Modern thrillers, however good, tend to make me very nervous overall, sigh. So I probably miss out on a lot, like Adrian McKinty that Dash mentioned.

Posted by: skywch at May 19, 2024 10:00 AM (wX5h4)

148 Yesterday, I bought David Fromkin's "A Peace to End All Peace," about WWI and its aftermath in the Middle East and the collapse of the Ottoman Empire. Haven't gotten far enough into it to make any observations, but it should be interesting.

One thing that seems clear already is the author considers Churchill far more instrumental in creating the modern Middle East than most people realize.

Posted by: Dr. T at May 19, 2024 10:00 AM (wX5h4)

149 >Funny that Joe Biden showed up and I managed to avoid him.

Heh! I was thinking "Dang! You managed to avoid him!"

Superb work.

I wondered where you'd learned operational art, now that you mention having worked in an AOC it makes sense.


SPinRH out.

Posted by: SPinRH_F-16 at May 19, 2024 10:00 AM (wX5h4)

150 T - 14 minutes
https://www.youtube.com/live/wcD8a9f8Ni0

Posted by: Ciampino - manned launched at May 19, 2024 10:01 AM (wX5h4)

151 I read Crimson Joy by Robert B Parker this week. I know I've been kind of wishy washy about the Spenser series but I liked this one quite a lot. Spenser is asked by his Police force buddy, lieutenant Quirk, to consult on a murder investigation. There is a chance that someone on the force is involved so he wants an outside consultant. An actual murder mystery! Both Susan and my favorite, Hawk, involved.
Think this is number 13 or 14. Guess I'll keep going.

Posted by: Sharon(willow's apprentice) at May 19, 2024 10:01 AM (wX5h4)

152 There are many hashes but this one is mine.

Oh, wait...

Posted by: Anon Y. Mous at May 19, 2024 10:02 AM (wX5h4)

153 This hash business is making me dizzy.

Posted by: javems at May 19, 2024 10:03 AM (wX5h4)

154 wX5h4

Equality at last! Thank you President Biden!!!!

Posted by: Mary Cloggenstein of Brattleboro, VT at May 19, 2024 10:04 AM (wX5h4)

155 The Pan Am book is The Long Way Home and the author is Ed Dover.

Posted by: Thomas Paine at May 19, 2024 10:04 AM (wX5h4)

156 Test

Posted by: Mr Aspirin Factory, red heifer owner at May 19, 2024 10:05 AM (wX5h4)

157 I'm taking a break from heavy tomes. Just gonna read some paperback trash. Found an SF double at a library sale: The Thief of Thoth (Lin Carter)/...And Others Shall Be Born (Frank Belknap Long). The Carter story is SF in Fantasy trappings, which is fine by me. He's a hack but he can channel the exotic stylings of ERB at times.

"Quicksilver's castle clung to a sheer crag of dark green coral which rose from a sea of heavy opal smoke. This vaporous ocean entirely mantled the surface of the planetoid and the pinkly alabastrine hue of his castle formed a delicate aesthetic contrast against the melting and changing hues of the heavy vapor, the rough emeraldine coral, and the tea-rose sky, with the sullen disk of Astarte a smoldering ruby on the dim horizon."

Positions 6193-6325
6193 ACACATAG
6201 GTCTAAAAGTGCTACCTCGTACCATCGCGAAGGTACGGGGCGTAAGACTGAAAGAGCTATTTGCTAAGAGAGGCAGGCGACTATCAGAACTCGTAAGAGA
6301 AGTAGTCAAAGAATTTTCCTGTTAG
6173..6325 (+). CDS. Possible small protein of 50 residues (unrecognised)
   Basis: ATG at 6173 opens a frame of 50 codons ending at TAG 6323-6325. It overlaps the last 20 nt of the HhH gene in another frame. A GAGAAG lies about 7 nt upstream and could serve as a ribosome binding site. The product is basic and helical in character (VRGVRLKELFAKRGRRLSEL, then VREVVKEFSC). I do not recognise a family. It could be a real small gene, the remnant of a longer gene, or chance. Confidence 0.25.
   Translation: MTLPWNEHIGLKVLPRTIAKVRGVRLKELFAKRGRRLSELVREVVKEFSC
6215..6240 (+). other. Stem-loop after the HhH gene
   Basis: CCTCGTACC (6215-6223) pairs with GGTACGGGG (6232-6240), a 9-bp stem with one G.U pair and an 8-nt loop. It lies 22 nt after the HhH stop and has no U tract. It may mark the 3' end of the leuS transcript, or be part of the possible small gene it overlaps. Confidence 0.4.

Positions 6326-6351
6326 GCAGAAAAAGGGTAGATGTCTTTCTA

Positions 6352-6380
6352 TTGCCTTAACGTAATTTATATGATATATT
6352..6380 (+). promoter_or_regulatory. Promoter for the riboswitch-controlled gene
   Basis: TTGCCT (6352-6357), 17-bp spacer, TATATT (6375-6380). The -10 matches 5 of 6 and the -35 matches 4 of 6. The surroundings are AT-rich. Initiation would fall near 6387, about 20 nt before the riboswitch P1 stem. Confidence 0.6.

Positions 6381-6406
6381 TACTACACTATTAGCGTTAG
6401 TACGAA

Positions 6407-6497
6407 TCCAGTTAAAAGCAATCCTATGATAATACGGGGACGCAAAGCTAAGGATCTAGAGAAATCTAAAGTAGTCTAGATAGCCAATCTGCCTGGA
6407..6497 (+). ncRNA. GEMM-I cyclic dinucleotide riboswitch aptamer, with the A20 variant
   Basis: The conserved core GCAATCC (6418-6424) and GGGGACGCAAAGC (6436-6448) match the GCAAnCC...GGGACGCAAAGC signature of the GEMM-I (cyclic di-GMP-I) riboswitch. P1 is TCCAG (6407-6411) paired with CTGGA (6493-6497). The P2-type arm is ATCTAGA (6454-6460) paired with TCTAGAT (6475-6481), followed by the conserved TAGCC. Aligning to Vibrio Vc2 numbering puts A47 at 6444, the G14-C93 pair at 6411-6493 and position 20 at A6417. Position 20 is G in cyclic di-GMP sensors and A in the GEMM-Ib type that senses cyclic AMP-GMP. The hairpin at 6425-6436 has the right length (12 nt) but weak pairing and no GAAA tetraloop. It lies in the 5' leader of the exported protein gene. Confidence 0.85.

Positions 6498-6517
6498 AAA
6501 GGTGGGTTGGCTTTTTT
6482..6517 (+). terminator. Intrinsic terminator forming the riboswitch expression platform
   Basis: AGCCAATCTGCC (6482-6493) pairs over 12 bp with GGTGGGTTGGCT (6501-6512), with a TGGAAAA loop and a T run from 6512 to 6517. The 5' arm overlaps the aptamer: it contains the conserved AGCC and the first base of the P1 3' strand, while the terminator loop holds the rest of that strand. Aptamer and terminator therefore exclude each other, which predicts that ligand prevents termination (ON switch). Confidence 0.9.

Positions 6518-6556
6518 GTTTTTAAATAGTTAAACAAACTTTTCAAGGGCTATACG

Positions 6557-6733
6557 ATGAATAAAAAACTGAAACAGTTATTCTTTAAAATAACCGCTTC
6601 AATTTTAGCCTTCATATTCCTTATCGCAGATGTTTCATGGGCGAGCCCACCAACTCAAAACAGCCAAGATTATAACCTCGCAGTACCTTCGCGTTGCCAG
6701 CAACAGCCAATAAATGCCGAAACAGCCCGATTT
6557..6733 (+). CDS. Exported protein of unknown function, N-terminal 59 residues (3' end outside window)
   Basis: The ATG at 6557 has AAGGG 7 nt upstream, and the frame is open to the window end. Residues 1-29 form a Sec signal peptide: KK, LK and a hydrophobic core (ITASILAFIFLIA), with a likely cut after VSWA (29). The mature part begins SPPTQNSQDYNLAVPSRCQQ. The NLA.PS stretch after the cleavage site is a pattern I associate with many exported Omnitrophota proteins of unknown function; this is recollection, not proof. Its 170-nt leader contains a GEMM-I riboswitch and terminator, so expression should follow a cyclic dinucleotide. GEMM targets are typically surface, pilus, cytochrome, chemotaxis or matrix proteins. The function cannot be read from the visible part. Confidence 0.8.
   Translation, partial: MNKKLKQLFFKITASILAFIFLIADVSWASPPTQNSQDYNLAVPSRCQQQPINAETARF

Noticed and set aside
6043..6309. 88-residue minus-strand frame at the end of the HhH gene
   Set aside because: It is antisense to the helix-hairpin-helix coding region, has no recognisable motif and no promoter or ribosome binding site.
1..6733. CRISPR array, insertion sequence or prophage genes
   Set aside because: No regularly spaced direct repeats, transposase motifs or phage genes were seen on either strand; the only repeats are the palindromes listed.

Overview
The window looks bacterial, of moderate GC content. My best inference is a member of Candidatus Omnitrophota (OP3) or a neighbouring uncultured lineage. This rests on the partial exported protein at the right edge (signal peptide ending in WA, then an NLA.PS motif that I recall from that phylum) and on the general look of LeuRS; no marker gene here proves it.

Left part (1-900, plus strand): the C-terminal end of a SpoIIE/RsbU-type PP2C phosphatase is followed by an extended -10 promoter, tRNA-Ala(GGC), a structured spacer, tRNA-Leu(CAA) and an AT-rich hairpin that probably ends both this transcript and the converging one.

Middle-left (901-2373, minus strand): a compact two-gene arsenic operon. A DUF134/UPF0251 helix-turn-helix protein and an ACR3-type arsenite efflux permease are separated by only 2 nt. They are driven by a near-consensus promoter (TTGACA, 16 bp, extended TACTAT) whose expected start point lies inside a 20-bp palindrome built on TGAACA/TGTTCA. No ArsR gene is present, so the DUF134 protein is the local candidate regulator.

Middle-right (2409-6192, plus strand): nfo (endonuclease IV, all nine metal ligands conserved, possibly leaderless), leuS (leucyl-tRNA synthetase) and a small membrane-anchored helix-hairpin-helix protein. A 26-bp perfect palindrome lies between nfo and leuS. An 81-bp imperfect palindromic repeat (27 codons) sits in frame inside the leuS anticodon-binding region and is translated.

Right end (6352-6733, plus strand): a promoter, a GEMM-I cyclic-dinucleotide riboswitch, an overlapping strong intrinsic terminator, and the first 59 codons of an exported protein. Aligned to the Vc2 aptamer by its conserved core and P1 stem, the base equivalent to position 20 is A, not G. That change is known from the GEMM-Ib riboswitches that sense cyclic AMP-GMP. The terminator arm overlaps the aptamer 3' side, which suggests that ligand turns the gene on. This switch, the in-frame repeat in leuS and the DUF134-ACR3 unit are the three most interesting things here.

All that and the story is only 85 pages long. Nice.

Posted by: All Hail Eris at May 19, 2024 10:05 AM (wX5h4)

158 97 ... "you've mentioned those magazines ma y times. What are the articles like?

I don't see how those subjects can yield enough variety to keep a magazine going."

Hi Weak Geek,

Woodcarving Illustrated is mostly how-to articles although there are usually pieces about certain individuals. Articles cover the tools and materials needed for the project, plenty of photos showing each step and designs that can be used. Woodcarving is so varied as to styles and tools, and the creativity of the carvers, that there is never a dearth of material.

Fly Tyer is similar in that there are so many facets to the hobby. Fresh water, salt water, dry and wet flies, tools and materials, presentation on the water, etc. The materials by themselves are a huge topic. Fly tying and fishing have a strong tradition so there are also articles on tyers of the past and how they developed the classic flies.

These are both niche markets, of course, like the other magazines I subscribe to: Muzzleloader and Backwoodsman.

Posted by: JTB at May 19, 2024 10:05 AM (wX5h4)

159 I'll be back later today to fix the hashes. I've figured it out, but it's past midnight here and I don't want to take a chance of breaking something right now.

Posted by: Pixy Misa at May 19, 2024 10:05 AM (wX5h4)

160 On a thread earlier this week about creative writing classes, I commented that my teachers in school were fine (and pleasantly surprised) with my grammar and sentence structure, and possibly my storytelling. But none of them knew about, or cared about, SF, mystery, or thrillers. There were not a lot of Alastair Maclean fans among my high school or college teachers.

To be fair, I'm not much of an AM fan myself now. He did have good storytelling skills. But he never met a long sentence he didn't like, and his work got weaker as his career went along. Still, his first novel, HMS Ulysses, about a British light cruiser and its crew on a Murmansk convoy, is superb stuff.

Posted by: Wolfus Aurelius, Dreaming of Elsewhere at May 19, 2024 10:06 AM (wX5h4)

161 I didn't fully grasp how badly until later when I got to work an in Air Operations Center and see all the things they were doing wrong.

Funny that Joe Biden showed up and I managed to avoid him.
Posted by: Ace-Endorsed Author A.H. Lloyd at May 19, 2024 09:56 AM


Such as not granting permission to buzz the tower?

Posted by: Maverick at May 19, 2024 10:06 AM (wX5h4)

162 Thanks spicy.

Posted by: All Hail Eris at May 19, 2024 10:06 AM (wX5h4)

163 The Pan Am book is The Long Way Home and the author is Ed Dover.
Posted by: Thomas Paine at May 19, 2024 10:04 AM (wX5h4)

Do his close friends call him Ben ?

Posted by: JT at May 19, 2024 10:07 AM (wX5h4)

164 Pixy! Although I bet you're a spicy thing!

Posted by: All Hail Eris at May 19, 2024 10:07 AM (wX5h4)